between specificity and generality in designing domain-specific languages,
between strong static typing and weaker yet more flexible type systems, or
between deep and shallow embedding approaches, as, for example, in the
context of adding type-safe XML and database programming support to general
purpose programming languages.
- Applications of languages including innovative domain-specific languages or
"little" languages: Examples include policy languages for security or service
oriented architectures, web-engineering with schema-based generators or
ontology-based annotations. Of specific interest are the engineering aspects
of domain-specific language support in all of these cases.
The program committee chairs encourage potential contributors to contact them
with questions about the scope and topics of interest of SLE.
Emilie Balland, INRIA Bordeaux - Sud-Ouest, France
Paulo Borba, Federal University of Pernambuco, Brazil
Claus Brabrand, IT University of Copenhagen, Denmark
Jordi Cabot, École des Mines de Nantes, France
Krzysztof Czarnecki, University of Waterloo, Canada (co-chair)
Dragan Gasevic, Athabasca University, Canada
Jeremy Gibbons, University of Oxford, UK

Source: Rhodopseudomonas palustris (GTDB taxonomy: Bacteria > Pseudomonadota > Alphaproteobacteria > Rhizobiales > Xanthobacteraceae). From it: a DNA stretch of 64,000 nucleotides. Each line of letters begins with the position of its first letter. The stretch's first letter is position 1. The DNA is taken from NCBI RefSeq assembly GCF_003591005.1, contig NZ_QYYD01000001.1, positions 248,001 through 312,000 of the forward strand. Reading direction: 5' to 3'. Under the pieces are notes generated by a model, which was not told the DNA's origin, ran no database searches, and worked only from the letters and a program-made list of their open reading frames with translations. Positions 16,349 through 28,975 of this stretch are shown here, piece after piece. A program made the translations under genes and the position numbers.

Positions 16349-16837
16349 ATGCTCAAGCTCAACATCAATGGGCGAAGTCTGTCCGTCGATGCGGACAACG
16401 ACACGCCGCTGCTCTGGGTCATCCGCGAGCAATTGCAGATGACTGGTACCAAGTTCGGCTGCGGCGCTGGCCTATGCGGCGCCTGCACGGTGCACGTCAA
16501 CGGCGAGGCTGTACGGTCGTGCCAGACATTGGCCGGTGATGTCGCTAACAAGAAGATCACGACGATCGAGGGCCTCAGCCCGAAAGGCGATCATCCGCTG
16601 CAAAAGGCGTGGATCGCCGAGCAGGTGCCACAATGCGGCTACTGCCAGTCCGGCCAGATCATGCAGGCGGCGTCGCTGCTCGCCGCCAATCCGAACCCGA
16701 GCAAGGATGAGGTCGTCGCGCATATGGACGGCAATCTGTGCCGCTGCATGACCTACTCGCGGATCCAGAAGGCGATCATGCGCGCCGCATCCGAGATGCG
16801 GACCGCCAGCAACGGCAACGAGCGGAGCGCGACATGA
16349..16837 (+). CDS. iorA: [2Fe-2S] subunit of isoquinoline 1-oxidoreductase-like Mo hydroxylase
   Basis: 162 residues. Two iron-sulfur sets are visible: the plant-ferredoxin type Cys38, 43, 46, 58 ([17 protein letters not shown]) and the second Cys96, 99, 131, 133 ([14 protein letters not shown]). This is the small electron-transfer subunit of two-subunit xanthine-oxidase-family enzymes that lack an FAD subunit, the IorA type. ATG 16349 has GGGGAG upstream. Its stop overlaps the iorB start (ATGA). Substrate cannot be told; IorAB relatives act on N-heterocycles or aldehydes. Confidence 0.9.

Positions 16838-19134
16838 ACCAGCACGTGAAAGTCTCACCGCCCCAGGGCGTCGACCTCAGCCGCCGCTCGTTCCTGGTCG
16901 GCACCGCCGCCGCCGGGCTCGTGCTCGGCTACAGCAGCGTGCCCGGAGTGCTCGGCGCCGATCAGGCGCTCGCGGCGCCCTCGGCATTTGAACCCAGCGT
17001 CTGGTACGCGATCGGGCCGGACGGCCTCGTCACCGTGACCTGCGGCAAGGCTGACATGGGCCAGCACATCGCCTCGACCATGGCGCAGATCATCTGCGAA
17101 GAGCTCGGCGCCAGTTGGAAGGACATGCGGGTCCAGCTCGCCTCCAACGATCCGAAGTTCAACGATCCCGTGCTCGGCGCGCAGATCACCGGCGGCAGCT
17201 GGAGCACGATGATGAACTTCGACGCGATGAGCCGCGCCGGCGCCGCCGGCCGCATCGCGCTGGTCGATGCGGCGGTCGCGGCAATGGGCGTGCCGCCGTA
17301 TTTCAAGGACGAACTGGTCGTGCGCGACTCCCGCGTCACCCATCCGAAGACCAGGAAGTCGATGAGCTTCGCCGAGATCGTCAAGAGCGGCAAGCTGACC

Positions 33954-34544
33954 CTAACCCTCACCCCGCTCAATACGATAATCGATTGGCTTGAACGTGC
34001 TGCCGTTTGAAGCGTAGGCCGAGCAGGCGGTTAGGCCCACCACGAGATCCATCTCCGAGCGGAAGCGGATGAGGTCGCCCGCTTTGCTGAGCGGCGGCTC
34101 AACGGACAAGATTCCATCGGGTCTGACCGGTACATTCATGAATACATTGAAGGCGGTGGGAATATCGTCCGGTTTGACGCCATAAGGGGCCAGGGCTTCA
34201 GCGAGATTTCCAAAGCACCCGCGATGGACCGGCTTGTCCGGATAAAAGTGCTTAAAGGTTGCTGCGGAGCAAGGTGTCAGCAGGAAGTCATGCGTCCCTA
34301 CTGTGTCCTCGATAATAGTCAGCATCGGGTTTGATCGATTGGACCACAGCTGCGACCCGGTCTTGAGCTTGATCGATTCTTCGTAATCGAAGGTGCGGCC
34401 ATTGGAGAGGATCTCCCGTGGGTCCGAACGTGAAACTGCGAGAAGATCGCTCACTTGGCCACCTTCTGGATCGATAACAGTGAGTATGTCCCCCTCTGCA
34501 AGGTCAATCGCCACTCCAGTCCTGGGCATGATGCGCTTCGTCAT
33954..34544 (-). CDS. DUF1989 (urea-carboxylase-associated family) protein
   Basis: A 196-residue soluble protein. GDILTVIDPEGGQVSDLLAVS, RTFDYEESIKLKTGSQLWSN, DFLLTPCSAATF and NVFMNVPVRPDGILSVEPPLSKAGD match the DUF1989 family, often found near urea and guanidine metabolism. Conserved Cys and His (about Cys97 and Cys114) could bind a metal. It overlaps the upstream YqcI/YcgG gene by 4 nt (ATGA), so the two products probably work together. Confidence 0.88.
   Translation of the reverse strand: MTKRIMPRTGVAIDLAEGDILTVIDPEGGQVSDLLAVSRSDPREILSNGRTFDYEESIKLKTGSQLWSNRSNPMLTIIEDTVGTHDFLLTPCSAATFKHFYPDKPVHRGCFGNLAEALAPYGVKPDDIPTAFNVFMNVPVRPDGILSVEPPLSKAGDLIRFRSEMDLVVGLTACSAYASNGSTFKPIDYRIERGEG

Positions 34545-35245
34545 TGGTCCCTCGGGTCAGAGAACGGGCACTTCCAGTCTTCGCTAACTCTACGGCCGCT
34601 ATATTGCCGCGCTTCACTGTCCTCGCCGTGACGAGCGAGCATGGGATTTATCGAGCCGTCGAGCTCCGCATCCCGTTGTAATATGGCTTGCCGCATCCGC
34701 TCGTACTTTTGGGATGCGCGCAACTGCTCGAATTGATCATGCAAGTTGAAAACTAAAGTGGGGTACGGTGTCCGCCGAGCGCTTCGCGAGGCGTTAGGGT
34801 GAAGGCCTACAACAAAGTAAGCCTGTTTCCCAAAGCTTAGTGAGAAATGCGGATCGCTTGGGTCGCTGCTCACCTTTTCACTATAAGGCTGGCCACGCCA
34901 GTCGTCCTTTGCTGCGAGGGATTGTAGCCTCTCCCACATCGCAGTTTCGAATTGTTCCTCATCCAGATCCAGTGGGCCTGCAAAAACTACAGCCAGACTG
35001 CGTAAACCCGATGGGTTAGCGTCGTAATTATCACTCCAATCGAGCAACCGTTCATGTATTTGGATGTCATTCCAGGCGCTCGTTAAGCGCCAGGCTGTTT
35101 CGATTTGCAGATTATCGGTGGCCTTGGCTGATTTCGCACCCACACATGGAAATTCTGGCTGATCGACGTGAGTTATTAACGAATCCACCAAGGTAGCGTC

Jeff Gray, University of Alabama, USA
Görel Hedin, Lund University, Sweden (co-chair)
Markus Herrmannsdoerfer, Technische Universität München, Germany
Zhenjiang Hu, National Institute of Informatics, Japan
Paul Klint, CWI, Amsterdam, The Netherlands
Julia Lawall, INRIA/LIP6, France
Kim Mens, Université catholique de Louvain, Belgium
Mira Mezini, Technische Universität Darmstadt, Germany
Daniel Moody, Ozemantics Pty Ltd, Sydney, Australia
Pierre-Etienne Moreau, Ecole de Mines de Nancy, France
Peter Mosses, Swansea University, UK
Ralf Möller, Hamburg University of Technology, Germany
Klaus Ostermann, University of Marburg, Germany
Bijan Parsia, University of Manchester, UK
Arnd Poetzsch-Heffter, Technische Universität Kaiserslautern, Germany
Lukas Renggli, Google, Zurich, Switzerland
Bernhard Rumpe, Aachen University, Germany
Joao Saraiva, Universidade do Minho, Portugal
Michael Schwartzbach, University of Aarhus, Denmark
Friedrich Steimann, Fernuniversität in Hagen, Germany
Mark van den Brand, Eindhoven University of Technology, The Netherlands
Eric Van Wyk, University of Minnesota, USA
Jeff Z. Pan, University of Aberdeen, UK
Steffen Zschaler, King's College, London, UK